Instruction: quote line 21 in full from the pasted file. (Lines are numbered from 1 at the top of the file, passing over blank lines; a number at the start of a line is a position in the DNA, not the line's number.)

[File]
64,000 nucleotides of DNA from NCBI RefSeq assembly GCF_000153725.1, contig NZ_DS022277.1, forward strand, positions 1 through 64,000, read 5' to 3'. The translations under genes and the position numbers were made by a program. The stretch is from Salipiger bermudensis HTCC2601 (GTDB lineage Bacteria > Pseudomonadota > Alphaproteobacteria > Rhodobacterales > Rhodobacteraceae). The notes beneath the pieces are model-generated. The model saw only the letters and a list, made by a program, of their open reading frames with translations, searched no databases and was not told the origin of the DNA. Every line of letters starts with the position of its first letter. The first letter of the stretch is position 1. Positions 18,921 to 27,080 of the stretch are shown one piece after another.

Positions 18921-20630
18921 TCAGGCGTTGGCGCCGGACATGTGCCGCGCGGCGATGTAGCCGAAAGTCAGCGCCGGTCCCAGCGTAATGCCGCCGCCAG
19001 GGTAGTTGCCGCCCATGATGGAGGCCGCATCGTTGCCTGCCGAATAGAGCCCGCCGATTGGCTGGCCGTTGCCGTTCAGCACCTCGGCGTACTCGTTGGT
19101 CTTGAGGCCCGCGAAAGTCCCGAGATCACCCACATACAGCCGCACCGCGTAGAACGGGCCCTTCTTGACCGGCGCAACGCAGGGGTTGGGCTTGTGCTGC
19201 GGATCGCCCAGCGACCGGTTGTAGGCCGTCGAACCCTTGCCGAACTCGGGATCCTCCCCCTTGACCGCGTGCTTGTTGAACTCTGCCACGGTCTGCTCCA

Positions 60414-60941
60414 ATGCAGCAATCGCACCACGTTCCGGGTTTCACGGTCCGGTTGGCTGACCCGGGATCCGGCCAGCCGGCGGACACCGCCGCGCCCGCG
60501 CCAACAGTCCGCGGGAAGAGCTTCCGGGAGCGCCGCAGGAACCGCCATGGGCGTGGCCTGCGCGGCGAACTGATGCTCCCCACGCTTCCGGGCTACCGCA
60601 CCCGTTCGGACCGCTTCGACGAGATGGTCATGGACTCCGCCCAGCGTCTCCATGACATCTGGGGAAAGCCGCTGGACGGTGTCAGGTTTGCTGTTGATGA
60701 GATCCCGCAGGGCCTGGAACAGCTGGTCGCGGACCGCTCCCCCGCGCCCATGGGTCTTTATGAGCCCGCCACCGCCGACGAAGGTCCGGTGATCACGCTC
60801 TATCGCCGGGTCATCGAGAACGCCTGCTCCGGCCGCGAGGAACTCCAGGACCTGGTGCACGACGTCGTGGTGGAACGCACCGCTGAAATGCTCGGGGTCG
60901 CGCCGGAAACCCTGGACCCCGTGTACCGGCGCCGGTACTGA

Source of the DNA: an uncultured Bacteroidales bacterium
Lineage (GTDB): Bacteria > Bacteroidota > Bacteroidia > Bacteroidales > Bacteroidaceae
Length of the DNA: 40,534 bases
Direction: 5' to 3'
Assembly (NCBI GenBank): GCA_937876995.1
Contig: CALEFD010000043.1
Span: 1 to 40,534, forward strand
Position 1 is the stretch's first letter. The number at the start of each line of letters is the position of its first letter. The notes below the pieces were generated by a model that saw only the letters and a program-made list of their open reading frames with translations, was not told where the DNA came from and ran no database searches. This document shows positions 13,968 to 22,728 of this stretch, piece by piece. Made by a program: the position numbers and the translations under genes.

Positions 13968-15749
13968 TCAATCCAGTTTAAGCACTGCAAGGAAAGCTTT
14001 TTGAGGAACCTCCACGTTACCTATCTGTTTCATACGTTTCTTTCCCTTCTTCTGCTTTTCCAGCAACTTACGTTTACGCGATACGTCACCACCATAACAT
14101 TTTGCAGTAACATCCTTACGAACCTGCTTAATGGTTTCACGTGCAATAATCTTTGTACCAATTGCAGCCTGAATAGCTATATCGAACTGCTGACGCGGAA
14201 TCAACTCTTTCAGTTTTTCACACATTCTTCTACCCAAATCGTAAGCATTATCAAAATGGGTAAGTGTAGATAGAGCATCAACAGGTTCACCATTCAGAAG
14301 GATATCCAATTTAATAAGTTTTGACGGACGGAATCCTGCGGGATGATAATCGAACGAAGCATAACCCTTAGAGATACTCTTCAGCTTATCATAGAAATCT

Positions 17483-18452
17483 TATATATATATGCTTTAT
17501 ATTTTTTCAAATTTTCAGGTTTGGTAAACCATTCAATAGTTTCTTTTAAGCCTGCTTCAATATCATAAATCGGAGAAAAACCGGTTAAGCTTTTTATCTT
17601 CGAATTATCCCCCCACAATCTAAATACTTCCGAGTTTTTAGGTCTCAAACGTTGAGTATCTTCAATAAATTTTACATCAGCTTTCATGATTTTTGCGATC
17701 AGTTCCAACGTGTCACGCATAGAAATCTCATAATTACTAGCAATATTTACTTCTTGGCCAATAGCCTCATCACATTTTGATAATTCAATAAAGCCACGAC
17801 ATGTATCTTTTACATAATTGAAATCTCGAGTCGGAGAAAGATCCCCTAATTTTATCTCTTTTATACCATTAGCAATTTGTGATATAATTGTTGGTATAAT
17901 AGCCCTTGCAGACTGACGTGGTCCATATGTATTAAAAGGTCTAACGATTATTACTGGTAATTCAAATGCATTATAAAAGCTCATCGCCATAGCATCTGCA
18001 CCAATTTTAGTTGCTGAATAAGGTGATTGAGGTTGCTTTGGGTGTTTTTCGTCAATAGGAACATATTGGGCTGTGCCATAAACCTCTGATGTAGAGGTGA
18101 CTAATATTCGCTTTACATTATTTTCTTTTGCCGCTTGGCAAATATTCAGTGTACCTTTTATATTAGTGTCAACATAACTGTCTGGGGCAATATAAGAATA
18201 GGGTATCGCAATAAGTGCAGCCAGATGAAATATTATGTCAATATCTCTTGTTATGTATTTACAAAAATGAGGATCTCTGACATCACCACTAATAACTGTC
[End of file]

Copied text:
Position 1 is the stretch's first letter. The number at the start of each line of letters is the position of its first letter. The notes below the pieces were generated by a model that saw only the letters and a program-made list of their open reading frames with translations, was not told where the DNA came from and ran no database searches. This document shows positions 13,968 to 22,728 of this stretch, piece by piece. Made by a program: the position numbers and the translations under genes.